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Why Trading Curbs Kicked in Monday as Stocks Plunged and What You Should Do About It


ABOVE:  Dan Celia, national radio and TV host of Financial Issues appeared on the Monday afternoon edition of CBN's Newswatch to talk about Russian President Vladimir Putin's move against the world's oil markets and how it will affect the economy. Newswatch is seen weekdays on the CBN News Channel. For a programming schedule, click here

The coronavirus hit Wall Street so hard this morning that trading curbs had to be invoked after stocks plunged seven percent in just a few minutes as trading opened.

Whenever there's a sudden plunge like that, it sets off an automatic halt to trading for 15 minutes. When markets reopened this morning after the halt, stocks stabilized a bit, but the Dow has remained down by roughly 1,500 points since then.

If stocks plummet like that again, the curbs could go back into effect, and if they ever were to fall 20 percent the rules dictate that trading would be closed for the rest of the day.

Stocks partly took their downward cue from plummeting prices in the oil market after Russia and Saudi Arabia failed to come to an agreement to prop up prices over concerns that the coronavirus is hurting the global economy.

Russian President Vladimir Putin is playing a dangerous game with the world's oil markets, all to get revenge on President Trump.

"We are coming off incredibly volatile back-to-back weeks. It looks like we're headed for a third, now that the oil sector will continue to get pummeled because the OPEC meeting fell apart, with OPEC pursuing a total reversal and increasing production at a time when demand is down. I'm not sure Russia has made the right move in this chess game," said financial expert Dan Celia, host of "Financial Issues."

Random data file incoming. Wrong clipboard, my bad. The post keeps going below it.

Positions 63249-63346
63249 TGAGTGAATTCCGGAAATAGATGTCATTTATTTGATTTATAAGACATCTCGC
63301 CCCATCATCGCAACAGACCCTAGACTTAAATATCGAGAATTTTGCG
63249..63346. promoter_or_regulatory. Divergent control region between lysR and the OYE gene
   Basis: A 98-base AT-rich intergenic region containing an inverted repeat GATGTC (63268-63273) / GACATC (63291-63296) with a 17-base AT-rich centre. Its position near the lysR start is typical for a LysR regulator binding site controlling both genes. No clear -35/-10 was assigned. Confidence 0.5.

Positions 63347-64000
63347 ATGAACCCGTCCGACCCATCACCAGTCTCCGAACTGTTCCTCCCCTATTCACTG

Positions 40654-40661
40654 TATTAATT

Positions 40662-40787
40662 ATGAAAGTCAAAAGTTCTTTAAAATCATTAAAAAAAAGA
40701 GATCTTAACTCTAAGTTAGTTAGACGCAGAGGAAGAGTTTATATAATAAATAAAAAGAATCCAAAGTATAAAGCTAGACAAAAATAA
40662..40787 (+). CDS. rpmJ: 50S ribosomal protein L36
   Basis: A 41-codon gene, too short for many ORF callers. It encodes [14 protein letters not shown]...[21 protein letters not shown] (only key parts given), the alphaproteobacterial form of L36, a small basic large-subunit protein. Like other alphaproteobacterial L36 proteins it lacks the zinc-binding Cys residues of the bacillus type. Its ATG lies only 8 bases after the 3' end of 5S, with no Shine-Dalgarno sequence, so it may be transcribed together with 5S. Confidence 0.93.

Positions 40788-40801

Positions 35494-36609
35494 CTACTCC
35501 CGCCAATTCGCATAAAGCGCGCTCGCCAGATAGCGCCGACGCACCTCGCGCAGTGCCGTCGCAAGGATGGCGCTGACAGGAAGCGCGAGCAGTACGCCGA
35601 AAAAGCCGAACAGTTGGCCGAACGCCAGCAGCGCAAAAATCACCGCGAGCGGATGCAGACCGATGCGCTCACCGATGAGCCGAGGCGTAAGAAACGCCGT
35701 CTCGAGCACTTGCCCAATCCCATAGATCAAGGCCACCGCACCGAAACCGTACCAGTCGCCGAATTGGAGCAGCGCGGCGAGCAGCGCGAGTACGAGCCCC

Bloomberg News reports Putin pulled out of his coalition with OPEC because he's angry with the Trump administration for using energy as a political and economic tool, including US sanctions that hurt Russian oil projects.

Russia's coalition with OPEC also helped America's shale oil industry and Russia's move to pull out will hurt that industry.

"Oil companies here in America will be reducing rig count dramatically, and we will start to see layoffs in the oil sector," Celia predicted.

"I know there is a bit of a frenzy in the media right now, but this is not a time to join with them," Celia added. "This is a time to sit still and not make any moves in your portfolio if you are a long-term investor. My greatest concern is that oil companies and some utility companies will begin cutting dividends, and this will hit income investors hard. If you are one of those, you should understand that there is no place to go, and best thing you can do is sit tight and maybe at some point down the road buy a few more shares to increase your income when the dividends start coming back into the markets. Stay tuned."

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